The challenges facing humanity and human settlements have never been greater as the Planet Earth’s projected population is estimated to reach 9 billion by the year 2045. From rural to small towns, cities to megacities, and from metropolitan cities to megalopolises, planners continue to grapple with population growth, demographic shifts, housing, energy, transportation, disease/health, food and water security, waste management, urbanization of poverty, urbanization and infrastructure deficit among others. What a better way to connect people, connect issues and connect municipalities than developing and adopting technologically relevant and smart planning tools and principles.
Providing for food, water, energy and safety needs requires collaboration among agencies/institutions; effective engagement of people and cultures; integration of new ideas, knowledge, communication and technology. More importantly, it requires smart planning, that is, new ways of conceiving, planning, and designing communities; analysing, diagnosing, assessing information and data; and managing people and infrastructures. Planning for smart, complete and intelligent communities require safeguarding old and new memories, changing lifestyles and consumption patterns, adopting technologically relevant communication patterns, for example, understanding spatial structure through mobile phone data. While many communities are transforming to be smart, complete by embracing information technology, and remain competitive, others are still lagging behind.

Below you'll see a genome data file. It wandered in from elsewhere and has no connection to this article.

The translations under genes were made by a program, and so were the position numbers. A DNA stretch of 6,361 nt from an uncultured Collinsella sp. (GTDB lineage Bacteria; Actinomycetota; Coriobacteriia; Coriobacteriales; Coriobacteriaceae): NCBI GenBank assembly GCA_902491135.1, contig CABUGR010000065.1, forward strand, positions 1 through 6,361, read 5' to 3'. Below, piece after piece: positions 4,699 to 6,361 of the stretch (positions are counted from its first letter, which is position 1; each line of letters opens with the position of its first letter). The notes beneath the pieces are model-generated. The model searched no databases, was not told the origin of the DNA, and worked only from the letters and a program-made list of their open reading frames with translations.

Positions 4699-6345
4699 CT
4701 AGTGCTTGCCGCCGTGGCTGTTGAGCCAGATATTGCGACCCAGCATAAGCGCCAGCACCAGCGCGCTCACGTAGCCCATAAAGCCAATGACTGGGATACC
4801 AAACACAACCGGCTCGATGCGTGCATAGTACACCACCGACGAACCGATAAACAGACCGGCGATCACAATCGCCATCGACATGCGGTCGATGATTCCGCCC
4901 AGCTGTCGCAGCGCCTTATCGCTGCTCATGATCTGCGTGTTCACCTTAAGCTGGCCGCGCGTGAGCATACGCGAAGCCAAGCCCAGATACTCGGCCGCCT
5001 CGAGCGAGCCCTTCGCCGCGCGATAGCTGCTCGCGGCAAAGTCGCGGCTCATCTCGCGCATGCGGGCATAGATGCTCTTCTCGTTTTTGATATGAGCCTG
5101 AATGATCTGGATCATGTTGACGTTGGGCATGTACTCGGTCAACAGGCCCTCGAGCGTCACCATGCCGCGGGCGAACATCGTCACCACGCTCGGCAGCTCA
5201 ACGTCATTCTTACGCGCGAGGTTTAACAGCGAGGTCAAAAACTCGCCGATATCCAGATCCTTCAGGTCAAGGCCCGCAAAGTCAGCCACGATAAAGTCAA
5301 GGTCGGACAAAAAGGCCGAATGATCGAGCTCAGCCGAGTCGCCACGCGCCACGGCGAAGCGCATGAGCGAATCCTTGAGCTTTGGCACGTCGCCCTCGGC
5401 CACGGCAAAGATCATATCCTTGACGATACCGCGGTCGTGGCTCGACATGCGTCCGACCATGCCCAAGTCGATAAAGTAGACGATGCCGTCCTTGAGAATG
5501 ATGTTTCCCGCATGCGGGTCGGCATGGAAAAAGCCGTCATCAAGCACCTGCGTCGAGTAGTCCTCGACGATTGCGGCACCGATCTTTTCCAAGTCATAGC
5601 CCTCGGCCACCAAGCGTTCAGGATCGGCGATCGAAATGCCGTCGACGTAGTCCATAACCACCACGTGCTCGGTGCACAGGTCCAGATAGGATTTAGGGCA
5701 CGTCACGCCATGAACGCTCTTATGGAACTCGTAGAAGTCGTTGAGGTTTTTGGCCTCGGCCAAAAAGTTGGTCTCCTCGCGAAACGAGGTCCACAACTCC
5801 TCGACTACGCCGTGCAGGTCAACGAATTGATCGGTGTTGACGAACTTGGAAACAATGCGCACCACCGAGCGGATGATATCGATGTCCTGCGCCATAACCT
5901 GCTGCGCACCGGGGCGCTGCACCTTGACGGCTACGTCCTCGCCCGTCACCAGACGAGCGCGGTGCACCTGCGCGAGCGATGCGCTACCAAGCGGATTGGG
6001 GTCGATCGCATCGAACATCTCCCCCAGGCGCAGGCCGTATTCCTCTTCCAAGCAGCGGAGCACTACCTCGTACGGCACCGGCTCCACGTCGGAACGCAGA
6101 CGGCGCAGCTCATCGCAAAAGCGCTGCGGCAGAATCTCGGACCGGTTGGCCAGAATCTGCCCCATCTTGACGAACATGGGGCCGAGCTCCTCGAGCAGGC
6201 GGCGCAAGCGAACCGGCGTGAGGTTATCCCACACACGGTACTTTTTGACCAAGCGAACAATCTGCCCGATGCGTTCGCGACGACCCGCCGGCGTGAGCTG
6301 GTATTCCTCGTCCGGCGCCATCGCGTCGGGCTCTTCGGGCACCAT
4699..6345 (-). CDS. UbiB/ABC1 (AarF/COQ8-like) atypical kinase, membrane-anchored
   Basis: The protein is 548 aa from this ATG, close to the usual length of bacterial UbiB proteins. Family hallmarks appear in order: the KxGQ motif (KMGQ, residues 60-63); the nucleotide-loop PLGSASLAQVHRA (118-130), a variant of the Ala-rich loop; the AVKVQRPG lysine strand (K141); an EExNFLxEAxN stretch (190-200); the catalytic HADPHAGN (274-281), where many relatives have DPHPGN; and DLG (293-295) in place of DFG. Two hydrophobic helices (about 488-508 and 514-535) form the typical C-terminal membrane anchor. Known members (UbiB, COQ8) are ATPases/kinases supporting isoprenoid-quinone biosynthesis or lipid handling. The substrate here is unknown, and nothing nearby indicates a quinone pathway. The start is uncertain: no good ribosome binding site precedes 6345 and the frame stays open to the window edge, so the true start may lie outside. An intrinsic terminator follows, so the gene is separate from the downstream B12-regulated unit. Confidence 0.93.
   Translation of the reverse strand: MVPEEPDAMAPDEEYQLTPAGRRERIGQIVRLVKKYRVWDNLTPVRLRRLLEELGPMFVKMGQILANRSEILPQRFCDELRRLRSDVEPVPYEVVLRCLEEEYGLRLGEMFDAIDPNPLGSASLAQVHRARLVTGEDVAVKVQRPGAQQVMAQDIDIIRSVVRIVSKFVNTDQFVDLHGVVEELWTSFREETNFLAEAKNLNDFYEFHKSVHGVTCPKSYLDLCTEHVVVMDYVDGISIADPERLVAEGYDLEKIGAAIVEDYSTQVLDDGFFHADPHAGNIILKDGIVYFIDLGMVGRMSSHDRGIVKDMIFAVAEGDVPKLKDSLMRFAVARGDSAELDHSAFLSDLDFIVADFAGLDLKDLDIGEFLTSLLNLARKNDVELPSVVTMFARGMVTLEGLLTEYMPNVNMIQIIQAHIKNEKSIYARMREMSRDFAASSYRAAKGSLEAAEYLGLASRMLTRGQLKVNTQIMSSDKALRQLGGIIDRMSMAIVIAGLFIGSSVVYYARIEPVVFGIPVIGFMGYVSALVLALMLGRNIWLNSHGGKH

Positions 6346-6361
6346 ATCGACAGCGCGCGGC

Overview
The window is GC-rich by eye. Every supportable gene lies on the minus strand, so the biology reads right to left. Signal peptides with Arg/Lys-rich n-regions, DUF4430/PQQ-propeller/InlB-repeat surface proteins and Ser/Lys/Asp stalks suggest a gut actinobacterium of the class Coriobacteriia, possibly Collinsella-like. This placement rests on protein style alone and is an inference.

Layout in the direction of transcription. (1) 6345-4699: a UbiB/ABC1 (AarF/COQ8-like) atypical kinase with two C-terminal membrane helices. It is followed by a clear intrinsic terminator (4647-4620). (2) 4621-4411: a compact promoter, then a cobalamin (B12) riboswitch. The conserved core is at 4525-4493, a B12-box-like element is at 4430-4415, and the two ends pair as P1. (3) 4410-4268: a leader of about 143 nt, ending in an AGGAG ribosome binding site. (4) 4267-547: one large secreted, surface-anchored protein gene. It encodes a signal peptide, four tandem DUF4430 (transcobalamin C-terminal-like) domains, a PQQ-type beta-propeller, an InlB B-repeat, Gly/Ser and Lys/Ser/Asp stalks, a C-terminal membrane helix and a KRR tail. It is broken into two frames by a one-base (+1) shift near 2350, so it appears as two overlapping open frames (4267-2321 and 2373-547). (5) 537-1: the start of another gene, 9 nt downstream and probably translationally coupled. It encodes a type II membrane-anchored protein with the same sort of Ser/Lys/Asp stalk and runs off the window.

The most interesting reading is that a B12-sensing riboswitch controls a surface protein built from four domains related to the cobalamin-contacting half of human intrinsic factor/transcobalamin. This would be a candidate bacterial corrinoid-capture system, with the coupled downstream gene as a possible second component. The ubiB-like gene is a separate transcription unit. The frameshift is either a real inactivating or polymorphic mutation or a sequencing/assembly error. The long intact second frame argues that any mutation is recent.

In the sharing, access or collaborative economy, information communication technology (ICT), the Internet of Thing, Airbnb or Uber, to mention a few platforms, are critical in providing information and data spatial planning, resource optimization and collaborative consumption. Undoubtedly, utilizing smart devices to connect people, optimize resources, mutualize access and link infrastructures in communities constitute the bedrock of smart communities. Therefore, developing robust smart planning principles and incorporating smart growth principles in a sustainable manner is pivotal for future communities.
In achieving smart communities through culture, urban experience and the sharing economy, Track three intends to provoke discussions through these questions:
- What constitutes a smart community? How culturally sensitive are smart communities?
- What critical indicators are important towards designing and building smart communities?
- What are the challenges of the open, smart, connected, mobile and sharing economy?
- How green, efficient and replicable is the sharing economy and does it build social and cultural capital?
- In what ways do sharing economy sites reproduce class, gender, racial biases, hierarchies, power relations and revitalize the local economies?
- What kind of planning tools exist or could be developed to incorporate urban experience in the sharing economy to produce smart communities?